Author: David Coulson
The equipment needed to interface a system onto a voice network is available for a variety of platforms, including the Intel architecture, allowing a PBX replacement to be built using readily available components. Linux makes an ideal platform for such hardware, being generally stable, as well as being able to provide the enhanced network capabilities that a VoIP installation demands, including Quality of Service at the IP level and 802.1q VLAN support for segmentation of an Ethernet network.
Asterisk is a Linux-based open source application that provides VoIP gateway features. Asterisk is distributed under a modified version of the GPL, requiring all developers who contribute patches to the Asterisk project to transfer the rights for the code over to Digium, the product’s developer. This allows Digium to distribute a modified branch of the code tree to commercial clients without the changes the clients request being placed into the public CVS tree. While this goes against the open source way of thinking, Asterisk has a large number of developers who maintain and contribute code to the project. Digium sells devices for an Asterisk box to connect to a simple phone line such as one you may have coming into your fax machine. It also sells the cards necessary to interface with a trunk circuit used by larger businesses, including ISDN PRI and channelized T1.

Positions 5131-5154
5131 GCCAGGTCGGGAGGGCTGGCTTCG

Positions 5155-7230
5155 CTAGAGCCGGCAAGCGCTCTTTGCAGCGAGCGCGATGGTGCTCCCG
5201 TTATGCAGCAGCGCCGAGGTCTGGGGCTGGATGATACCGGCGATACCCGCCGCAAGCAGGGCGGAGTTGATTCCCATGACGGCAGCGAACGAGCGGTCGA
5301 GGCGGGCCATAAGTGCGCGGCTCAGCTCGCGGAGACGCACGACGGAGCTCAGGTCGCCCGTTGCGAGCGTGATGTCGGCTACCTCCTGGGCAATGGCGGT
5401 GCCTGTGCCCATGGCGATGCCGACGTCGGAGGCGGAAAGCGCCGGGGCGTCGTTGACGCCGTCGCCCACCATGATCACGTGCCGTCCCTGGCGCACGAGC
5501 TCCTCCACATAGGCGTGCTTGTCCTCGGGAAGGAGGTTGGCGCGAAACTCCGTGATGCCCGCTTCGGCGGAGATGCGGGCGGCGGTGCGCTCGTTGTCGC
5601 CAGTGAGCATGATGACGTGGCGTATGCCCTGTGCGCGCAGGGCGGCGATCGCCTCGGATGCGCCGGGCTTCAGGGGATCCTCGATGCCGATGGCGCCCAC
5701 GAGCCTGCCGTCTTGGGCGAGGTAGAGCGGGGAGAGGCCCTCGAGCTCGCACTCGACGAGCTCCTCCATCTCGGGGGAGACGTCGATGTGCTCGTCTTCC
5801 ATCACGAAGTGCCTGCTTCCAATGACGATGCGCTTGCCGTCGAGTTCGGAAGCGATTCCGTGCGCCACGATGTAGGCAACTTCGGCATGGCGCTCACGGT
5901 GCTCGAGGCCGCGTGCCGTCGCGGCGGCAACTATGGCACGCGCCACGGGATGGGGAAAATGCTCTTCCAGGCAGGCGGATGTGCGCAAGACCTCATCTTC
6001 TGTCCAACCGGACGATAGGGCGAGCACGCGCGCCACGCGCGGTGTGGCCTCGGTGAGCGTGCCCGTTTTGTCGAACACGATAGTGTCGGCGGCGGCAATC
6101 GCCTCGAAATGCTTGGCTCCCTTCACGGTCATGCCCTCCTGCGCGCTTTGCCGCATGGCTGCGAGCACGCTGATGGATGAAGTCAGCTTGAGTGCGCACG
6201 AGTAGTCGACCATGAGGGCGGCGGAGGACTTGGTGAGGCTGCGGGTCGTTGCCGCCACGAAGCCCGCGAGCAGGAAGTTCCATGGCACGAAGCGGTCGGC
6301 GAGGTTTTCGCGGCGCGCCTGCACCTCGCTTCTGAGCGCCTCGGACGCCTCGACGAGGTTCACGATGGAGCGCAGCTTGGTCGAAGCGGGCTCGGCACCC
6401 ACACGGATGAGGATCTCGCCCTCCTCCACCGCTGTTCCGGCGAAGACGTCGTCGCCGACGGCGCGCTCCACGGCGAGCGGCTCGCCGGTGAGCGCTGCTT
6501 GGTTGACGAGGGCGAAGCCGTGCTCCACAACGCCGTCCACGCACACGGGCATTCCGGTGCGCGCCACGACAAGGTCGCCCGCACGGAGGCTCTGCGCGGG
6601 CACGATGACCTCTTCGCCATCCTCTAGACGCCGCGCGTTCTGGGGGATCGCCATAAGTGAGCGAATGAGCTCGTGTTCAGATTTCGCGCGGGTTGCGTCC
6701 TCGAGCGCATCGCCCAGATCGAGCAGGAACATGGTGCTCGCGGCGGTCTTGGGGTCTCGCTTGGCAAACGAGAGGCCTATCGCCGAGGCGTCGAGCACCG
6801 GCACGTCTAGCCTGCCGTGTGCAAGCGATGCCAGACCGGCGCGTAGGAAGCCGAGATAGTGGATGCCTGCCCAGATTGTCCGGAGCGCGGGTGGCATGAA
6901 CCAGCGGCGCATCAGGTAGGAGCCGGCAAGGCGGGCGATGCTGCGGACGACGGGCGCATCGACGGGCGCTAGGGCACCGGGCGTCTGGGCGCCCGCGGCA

Because Asterisk is a VoIP system, you do not need local telephone service to use it. VoIP can be used on a private LAN or a corporate WAN without even touching the Internet. Of course, many of the advantages of VoIP, including the ability to make cheap long distance calls and providing independence from the incumbent local telephone carrier, are only realized when the Internet becomes the transport for certain voice services. However, as the Internet is not as stable as users expect a voice infrastructure to be, companies should maintain a local circuit for emergency backup or local calls.